Pearl's three discs, issued in quickish succession
several years ago, survey British film music from the highways
(Bax, Bliss, VW and Ireland) and the byways (Greenwood, Gray,
Jacob, Parker and Warrack).
What are we hearing? What we are not hearing
is the sound of the original soundtracks except in the case of
Dangerous Moonlight on Vol. II. Instead Pearl have harvested
from here and there both commercial and promotional 78s made usually
within months of the film's release. These 78rpm discs were made
for commercial sale and for private or promotional purposes. The
latter material falls into two categories: Rank's private 78 series
promoted the studio's film; BBC discs used to permit broadcasts
in the middle of the night to the Empire and beyond. Copies of
the BBC material were often distributed to radio stations worldwide
in the interests of promoting British music.
The recordings were made during the period 1935-50
although most are concentrated in the years 1946-48. The sound
is historic and in mono … so be warned. The worst sounding is,
perhaps not surprisingly given its soundtrack provenance, the
Warsaw Concerto played by Louis Kentner.
Easdale was much associated with the Archers
Productions (Pressburger and Powell). Here he is represented by
the music for The Red Shoes. The extended ballet and, for
that matter, the prelude, are full of exotic Gallic and Russian
hues but with an English overlay. This is the stuff that would
have incited Diaghilev to a new production with designs by Bakst
or Roerich if only Easdale's life had intersected with Diaghilev's.
The Williamson and Wilkinson tracks are nice
to have but are of the frothy costume-drama type you find in both
the Alwyn (vol.2 Chandos) and Frankel (CPO) compilations. Speaking
of Frankel, his famous music for So long at the Fair - Carriage
and Pair is as charming and subtle as ever though here with
a finish that simply peters out rather than the 'concert ending'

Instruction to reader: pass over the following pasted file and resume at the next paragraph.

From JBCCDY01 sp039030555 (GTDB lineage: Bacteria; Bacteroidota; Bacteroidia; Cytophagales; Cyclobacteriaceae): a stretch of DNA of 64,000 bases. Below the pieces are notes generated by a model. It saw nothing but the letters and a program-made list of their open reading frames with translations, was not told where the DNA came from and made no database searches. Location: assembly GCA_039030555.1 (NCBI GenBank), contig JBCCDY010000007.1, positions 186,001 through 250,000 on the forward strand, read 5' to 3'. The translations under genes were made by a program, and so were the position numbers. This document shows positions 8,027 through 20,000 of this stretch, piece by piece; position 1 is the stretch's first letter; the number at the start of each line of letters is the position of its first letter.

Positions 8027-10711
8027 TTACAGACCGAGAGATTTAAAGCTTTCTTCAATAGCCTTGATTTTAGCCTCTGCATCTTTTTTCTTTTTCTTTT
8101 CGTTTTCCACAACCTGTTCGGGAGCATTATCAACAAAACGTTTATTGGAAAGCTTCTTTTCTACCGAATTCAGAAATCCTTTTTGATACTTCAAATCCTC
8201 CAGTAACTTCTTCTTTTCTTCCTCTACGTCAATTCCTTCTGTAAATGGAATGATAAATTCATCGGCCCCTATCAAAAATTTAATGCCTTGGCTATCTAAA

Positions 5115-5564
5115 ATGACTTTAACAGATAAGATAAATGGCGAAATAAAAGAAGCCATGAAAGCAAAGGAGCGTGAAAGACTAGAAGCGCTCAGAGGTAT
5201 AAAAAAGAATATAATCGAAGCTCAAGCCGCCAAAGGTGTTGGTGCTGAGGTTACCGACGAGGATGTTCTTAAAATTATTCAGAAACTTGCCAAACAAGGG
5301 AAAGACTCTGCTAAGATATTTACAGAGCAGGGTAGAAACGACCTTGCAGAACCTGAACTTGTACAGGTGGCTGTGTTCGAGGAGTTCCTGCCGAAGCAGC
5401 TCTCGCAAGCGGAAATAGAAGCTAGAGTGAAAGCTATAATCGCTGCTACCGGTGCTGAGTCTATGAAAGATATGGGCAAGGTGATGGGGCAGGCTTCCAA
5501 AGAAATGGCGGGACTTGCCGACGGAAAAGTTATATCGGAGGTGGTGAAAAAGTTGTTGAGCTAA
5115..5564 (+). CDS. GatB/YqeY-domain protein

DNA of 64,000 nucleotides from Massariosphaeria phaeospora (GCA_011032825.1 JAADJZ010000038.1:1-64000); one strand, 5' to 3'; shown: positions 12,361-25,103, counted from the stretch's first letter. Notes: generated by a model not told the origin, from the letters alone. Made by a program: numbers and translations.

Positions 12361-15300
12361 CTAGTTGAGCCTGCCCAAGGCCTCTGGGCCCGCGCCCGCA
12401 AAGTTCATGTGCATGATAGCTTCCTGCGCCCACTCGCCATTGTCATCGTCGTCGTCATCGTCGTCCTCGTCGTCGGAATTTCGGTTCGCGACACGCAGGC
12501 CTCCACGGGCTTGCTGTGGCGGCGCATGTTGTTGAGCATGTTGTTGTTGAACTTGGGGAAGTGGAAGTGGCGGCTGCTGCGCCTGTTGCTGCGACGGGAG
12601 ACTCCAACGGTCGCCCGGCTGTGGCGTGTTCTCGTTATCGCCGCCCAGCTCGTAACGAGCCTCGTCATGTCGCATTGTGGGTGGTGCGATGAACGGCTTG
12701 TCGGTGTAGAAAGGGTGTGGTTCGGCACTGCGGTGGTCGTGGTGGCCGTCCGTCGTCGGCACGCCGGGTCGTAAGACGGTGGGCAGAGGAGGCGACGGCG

I thought I had heard in other recordings. As music you should
think of this in the same approachable category as Delius's La
Calinda and Eric Fogg's Sea Sheen (now there's a project
for the next ASV collection of rarities).
Frankel's Sleeping Car to Trieste is a
fine example of railway music played at full tilt with the the
pistons thrashing. Both Murder on the Orient Express (Richard
Rodney Bennett) and Pacific 231 (Honegger) start slowly.
This work cuts in at full pelt almost immediately. Railway music
buffs need to add this disc to their shelves.
As some readers may know, I am an out and out
Baxian. However all but the last two tracks of the Oliver Twist
suite from the film music are lavender water Bax and arrive
complete with effetely tinkling piano. This is effeminate stuff
rather than feminine; lady-like rather than seductive. Bax is
here too tame by half: more Springtime in Sussex and the
Faure Variations than Winter Legends and the Sixth
Symphony. Things pick up considerably in the last two tracks and
Fagin's Romp is given a virtuoso luge ride of precipitate
celerity and edge-of-seat precision. Bracket this with Golovanov's
breathlessly hurtling recording of Mendelssohn's Scherzo.
Malta GC is much darker than I had remembered and had more
of the atmosphere of prime Bax than the Twist score. The
complete Twist film music will be issued by Chandos (BBCPO
conducted by the rising star Rumon Gamba) before very long.
Vaughan Williams came late in life to film. However
he took to the medium like a proverbial duck to water. He saw
film music as part of his work for a war in which he was now too
old to serve in the Forces. He had seen active service in the
Great War (the Pastoral Symphony being redolent of his